Her Campus Logo Her Campus Logo
Wellness > Mental Health

Facts You May Not Know About Women with Autism

Updated Published
This article is written by a student writer from the Her Campus at CWU chapter.

As a neurodivergent woman who is learning more about autism and how it affects everyone differently, I think it is important to talk about how autism affects women because autistic women are more likely to be misdiagnosed and to receive a late autism diagnosis compared to autistic men, and are often misrepresented in the autism community. With this being said, it would only be appropriate to share some facts about autism in women. Here are some facts that I personally can relate to as a woman with an autism diagnosis and facts that stand out to me:

1. Women with autism tend to mask more than men with autism

Fulfilling the gender expectations for women such as smiling, making eye contact with others, and appearing to be approachable and friendly is often challenging for autistic women. It is because of these gender expectations that autistic women tend to mask their symptoms such as not making eye contact, having flat expressions, and stimming to fit in with the general population. On the other hand, men with autism tend to mask their symptoms less because their symptoms such as flat expressions and showing a lot of emotion are in alignment with male gender expectations. Compared to their male counterparts, autistic women tend to mask more because their symptoms are less accepted by society and don’t align with the female gender expectations. 

2. AUtistic women are at higher risk for developing mood disorders

Due to women with autism being more likely to mask their symptoms, they are also more likely to experience symptoms of anxiety and depression, as well as suicidal ideation compared to men with autism. Autistic women being more likely to experience anxiety, depression, and suicidal ideation is thought to stem from greater amounts of masking and feeling like they don’t fit in with other neurotypical people.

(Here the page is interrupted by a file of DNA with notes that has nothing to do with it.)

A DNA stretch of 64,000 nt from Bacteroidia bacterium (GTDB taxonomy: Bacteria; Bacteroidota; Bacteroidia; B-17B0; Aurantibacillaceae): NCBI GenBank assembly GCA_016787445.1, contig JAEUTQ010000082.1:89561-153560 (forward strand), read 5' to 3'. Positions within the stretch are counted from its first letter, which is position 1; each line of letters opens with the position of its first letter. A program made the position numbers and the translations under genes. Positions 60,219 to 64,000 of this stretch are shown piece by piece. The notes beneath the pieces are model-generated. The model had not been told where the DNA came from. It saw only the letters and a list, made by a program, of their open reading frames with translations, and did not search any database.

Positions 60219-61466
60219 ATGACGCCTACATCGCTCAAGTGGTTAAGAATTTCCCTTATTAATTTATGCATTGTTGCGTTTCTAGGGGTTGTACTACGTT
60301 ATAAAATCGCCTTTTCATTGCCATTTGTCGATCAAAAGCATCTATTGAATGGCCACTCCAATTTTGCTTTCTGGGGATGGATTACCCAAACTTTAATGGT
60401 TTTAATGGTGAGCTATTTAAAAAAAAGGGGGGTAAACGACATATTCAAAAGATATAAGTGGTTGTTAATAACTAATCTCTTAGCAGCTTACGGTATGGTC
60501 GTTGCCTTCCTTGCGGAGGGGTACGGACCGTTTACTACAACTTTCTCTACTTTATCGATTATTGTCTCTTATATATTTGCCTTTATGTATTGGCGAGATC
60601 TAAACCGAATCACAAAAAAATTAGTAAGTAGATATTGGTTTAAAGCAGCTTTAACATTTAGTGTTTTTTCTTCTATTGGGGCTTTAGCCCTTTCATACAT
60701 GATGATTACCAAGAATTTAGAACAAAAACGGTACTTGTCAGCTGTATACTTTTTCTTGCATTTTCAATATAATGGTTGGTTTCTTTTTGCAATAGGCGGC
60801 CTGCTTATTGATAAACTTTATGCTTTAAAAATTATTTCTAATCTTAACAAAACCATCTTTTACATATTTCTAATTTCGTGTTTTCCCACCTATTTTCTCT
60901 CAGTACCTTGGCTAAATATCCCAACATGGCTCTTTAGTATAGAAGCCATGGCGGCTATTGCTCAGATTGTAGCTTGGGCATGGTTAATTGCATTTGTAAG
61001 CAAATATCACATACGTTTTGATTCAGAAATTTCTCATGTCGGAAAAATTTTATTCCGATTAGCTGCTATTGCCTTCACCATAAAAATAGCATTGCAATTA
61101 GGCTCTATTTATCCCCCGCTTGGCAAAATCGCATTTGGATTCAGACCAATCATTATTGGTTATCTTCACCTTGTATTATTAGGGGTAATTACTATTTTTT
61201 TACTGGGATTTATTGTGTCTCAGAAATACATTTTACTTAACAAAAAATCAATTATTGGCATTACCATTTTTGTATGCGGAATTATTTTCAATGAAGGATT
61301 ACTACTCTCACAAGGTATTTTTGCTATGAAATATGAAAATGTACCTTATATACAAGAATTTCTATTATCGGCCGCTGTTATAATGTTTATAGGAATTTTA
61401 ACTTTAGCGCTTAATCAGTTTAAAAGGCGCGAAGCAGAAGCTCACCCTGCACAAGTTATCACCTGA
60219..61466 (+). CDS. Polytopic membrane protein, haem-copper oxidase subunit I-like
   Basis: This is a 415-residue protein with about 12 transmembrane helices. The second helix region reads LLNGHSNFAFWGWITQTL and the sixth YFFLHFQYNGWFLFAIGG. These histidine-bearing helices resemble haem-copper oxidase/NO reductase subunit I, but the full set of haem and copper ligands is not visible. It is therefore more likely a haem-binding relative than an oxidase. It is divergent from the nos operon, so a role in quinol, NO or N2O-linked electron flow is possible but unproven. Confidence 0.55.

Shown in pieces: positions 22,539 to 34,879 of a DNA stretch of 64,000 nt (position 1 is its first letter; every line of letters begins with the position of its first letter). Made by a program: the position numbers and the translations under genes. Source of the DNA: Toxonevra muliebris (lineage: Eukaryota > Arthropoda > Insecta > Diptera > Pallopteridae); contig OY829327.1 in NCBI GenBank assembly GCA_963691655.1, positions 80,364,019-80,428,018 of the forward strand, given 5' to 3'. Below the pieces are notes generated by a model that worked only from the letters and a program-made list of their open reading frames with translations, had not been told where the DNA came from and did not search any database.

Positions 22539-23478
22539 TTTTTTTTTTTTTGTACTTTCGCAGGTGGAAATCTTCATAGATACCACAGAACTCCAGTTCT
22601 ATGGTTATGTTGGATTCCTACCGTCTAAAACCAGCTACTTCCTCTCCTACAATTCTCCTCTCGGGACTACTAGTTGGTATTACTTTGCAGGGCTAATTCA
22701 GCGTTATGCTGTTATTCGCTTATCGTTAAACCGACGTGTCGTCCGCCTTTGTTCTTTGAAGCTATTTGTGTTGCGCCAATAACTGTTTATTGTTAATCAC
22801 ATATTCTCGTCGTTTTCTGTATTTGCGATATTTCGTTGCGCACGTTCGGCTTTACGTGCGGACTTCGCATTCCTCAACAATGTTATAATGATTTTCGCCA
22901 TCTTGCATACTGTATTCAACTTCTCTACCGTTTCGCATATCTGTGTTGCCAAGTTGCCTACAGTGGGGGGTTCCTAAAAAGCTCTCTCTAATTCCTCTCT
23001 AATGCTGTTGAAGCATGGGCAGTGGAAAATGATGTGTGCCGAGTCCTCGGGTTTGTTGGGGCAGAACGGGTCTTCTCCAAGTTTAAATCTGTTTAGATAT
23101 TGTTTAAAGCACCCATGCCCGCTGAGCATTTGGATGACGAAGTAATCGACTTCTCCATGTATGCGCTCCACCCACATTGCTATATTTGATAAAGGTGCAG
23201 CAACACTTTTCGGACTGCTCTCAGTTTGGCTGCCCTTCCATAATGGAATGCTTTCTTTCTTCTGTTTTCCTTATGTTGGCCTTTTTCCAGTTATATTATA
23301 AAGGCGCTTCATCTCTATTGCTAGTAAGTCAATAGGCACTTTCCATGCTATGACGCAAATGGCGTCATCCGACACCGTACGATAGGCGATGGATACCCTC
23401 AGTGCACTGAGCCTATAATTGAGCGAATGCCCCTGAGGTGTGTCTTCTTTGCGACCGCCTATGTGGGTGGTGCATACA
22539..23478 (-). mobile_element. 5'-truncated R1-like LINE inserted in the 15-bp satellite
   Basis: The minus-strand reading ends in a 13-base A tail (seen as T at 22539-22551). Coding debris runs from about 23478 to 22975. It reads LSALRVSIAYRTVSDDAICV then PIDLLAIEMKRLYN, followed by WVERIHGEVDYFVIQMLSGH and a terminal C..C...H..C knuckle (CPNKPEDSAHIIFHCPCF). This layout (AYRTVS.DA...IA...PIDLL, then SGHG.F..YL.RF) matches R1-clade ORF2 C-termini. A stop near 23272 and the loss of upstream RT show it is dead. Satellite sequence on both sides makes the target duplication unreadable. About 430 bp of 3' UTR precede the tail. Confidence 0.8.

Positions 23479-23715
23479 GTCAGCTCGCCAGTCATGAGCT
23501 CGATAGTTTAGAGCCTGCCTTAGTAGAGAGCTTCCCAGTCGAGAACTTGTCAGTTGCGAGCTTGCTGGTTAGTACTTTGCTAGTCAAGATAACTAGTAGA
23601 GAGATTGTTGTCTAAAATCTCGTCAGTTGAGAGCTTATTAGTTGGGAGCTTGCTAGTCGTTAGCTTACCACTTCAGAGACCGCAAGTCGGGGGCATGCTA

3. it can be more difficult for autistic women to form relationships with others

Because autistic women often have difficulty detecting or understanding social cues that signal romantic interest, like, or dislike, it may be difficult for them to form friendships or romantic relationships with other people. In addition to struggling to detect and understand social cues, autistic women may also struggle with reciprocating interest or emotions in conversations with others which may lead to them being perceived as rude or not interested. Difficulty with understanding social cues can not only lead to misunderstandings with other people but can also lead to women with autism not understanding what they did to offend the other person if that person is upset with them.

4. autistic women are more likely to be victims of Sexual harassment compared to neurotypical women

Having difficulty understanding social cues given off by other people can increase the risk of autistic women falling victim to sexual harassment and rape. Specifically, autistic women may have difficulty with detecting social cues that signal danger or that a person may have bad intentions with them. Compared to non-autistic women, a study found that women with autism were three times as likely to have been sexually abused. In addition to these findings, the same study also found identical twins with autism were more likely to report sexual abuse than fraternal twins. 

Are there any facts about women with autism that I missed? Let us know at Her Campus CWU. 

XOXO Her Campus

Hi there! I am third-year student at CWU majoring in psychology with a minor in theatre arts. In my spare time, I enjoy baking, reading, singing, and exercising.